When most investors hear the term “Managed Futures,” they immediately assume that managed futures are “risky” or “volatile,” and are not safe investments. While it’s true that managed futures are not for everyone, structuring them to match your risk tolerance is possible. Obviously, past performance is never an indication of future results, but, if you take the right steps in the beginning, structuring a Managed Futures portfolio that meets your volatility appetite is possible.
When most investors analyze a CTA, they look at the monthly returns to make an investment decision. Many times, these investors may overlook daily numbers, and after investing with a CTA, they realize that the daily swings are a bit “too much” for them. For example, let’s say a CTA has the following returns for the year 2011:
Just based on the above returns, we’d classify this CTA as “conservative” – based on the fact their monthly returns are in the 1% to 3% range (either negative or positive), and that based on this range, they’ll most likely end up with a single digit return for the year. While this CTA may look “conservative” on the surface, their daily returns might tell a different story. Let’s say their daily returns are also in the 1% to 3% range – do you as an investor want to see your account make or lose 1% on a daily basis, to only potentially make +9% for the year? Our guess would be “no.” No one wants to be on a roller coaster ride when it comes to their investment, unless it offers the potential for an aggressive return.
So…how do you structure your Managed Futures portfolio, so that it’s not a roller coaster ride for you? That’s a question that each investor has to figure out for themselves, but one that we’re here to help you with. Sticking with the “roller coaster” example, when you go to a theme park, an individual may find a certain roller coaster to be “scary” or “dangerous.” That same roller coaster might be “fun” and “exciting” to someone else. There may be other individuals that don’t go on roller coasters, and are happy simply going on the Ferris Wheel. Deciding how much volatility you’d like with your investments is very similar to deciding which roller coaster to go on, or rather which one to avoid. If you’re conservative by nature, then it’s highly likely that you want “conservative” investments that have limited drawdown potentials. If you’re more aggressive, and have more aggressive goals for your investments, then it’s likely that you’re willing to invest in volatile investments if they have the potential to produce high returns. While this example may not categorize everyone (someone might be a conservative investor, but a thrill seeker at the theme park), it’s a good way to visualize what you’d like to do with your Managed Futures portfolio.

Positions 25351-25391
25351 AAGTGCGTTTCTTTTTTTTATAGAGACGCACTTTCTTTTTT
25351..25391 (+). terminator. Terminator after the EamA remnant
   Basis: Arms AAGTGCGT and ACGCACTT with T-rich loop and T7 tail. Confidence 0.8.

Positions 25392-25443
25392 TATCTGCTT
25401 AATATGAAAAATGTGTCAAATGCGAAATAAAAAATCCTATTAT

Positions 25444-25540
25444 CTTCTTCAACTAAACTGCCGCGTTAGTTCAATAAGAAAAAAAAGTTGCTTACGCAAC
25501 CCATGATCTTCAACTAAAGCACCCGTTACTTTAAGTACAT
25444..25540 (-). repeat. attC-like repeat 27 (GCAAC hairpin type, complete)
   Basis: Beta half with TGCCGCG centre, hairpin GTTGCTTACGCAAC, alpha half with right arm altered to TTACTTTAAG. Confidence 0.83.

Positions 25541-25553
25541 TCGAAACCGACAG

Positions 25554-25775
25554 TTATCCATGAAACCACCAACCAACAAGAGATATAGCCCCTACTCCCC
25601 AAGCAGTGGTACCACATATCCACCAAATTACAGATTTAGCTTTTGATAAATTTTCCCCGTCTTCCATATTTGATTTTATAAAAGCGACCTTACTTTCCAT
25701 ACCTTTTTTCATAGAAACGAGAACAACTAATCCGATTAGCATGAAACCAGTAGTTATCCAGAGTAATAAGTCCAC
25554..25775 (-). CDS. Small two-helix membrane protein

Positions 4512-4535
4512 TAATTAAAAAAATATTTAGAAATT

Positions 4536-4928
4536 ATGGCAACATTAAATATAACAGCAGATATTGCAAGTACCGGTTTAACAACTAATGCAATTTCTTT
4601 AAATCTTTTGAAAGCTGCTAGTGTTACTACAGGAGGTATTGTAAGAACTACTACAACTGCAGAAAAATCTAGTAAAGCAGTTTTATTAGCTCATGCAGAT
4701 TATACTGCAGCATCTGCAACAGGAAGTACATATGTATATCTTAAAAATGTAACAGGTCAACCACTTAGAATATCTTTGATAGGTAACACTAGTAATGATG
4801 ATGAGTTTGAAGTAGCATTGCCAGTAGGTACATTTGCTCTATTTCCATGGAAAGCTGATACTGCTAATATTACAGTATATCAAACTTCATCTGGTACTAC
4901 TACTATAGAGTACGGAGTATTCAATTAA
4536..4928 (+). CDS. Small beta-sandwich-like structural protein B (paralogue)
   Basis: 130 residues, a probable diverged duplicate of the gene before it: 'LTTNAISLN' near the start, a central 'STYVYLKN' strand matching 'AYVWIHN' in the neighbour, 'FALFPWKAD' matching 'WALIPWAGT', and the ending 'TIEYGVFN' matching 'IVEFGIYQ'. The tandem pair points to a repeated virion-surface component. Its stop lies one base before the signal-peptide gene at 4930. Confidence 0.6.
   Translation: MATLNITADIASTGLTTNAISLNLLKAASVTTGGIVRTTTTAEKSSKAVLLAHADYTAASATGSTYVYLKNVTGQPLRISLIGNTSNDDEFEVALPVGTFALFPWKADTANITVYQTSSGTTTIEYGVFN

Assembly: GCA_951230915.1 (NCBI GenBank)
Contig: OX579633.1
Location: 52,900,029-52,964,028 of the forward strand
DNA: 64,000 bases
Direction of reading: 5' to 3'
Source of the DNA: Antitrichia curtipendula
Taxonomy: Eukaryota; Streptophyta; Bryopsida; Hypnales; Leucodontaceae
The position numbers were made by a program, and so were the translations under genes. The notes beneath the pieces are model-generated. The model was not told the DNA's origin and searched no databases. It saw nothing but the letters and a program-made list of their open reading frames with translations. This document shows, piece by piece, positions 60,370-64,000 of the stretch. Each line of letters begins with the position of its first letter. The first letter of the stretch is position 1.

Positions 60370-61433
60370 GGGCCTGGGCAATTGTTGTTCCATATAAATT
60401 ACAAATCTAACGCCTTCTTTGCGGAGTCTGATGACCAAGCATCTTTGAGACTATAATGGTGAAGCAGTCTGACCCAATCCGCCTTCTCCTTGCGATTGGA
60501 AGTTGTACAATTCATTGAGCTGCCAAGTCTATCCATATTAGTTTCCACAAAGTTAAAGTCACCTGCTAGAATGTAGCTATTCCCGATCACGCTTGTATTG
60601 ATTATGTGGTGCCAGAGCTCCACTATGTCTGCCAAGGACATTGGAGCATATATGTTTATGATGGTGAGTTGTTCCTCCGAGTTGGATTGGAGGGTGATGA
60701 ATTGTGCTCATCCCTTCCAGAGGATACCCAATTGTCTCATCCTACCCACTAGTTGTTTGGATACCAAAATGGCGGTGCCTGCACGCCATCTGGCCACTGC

The first question to ask yourself when deciding how much volatility you can tolerate is “how much of a drawdown can I tolerate before I start losing sleep at night?” (Just as a reminder drawdown is a consecutive losing period during an investment). For some people the drawdown tolerance might be -5%, for others, it could be as high as -20%. The reason determining your drawdown tolerance is important, is because your investment decision should be based on your ability to tolerate drawdowns. Once you’ve made this decision, it is then important to go back and analyze the daily returns of the CTAs that you are considering. Daily returns will give you a better idea of their volatility, which can provide an indication of what type of drawdown to expect in the future.
The reason it’s important to determine your tolerance for volatility and drawdowns is because, we here at aiSource believe that your Managed Futures investments should NOT determine your sleeping behavior. Therefore, it’s important to invest with only those CTAs that are in line with your risk/reward appetite, because the last thing you want is to be up at night thinking about the losses you’re taking in your managed futures investments. It’s important to work together with your aiSource advisor to determine what your thresholds are, and have the advisor show you CTAs that have shown in the past to behave similar to your future expectations. One important thing to remember is that just because a CTA hasn’t had a large drawdown in the past DOES NOT mean they cannot have one in the future – this is where getting an expert’s opinion comes in handy, because he/she will tell you the probability of that happening in the future.
Disclaimer: Past performance is not indicative of future results. Futures trading involves substantial risk of loss. By no means is this newsletter offering any investment advice or suggesting to make any trade recommendations. Please consult an aiSource advisor prior to opening any managed futures accounts.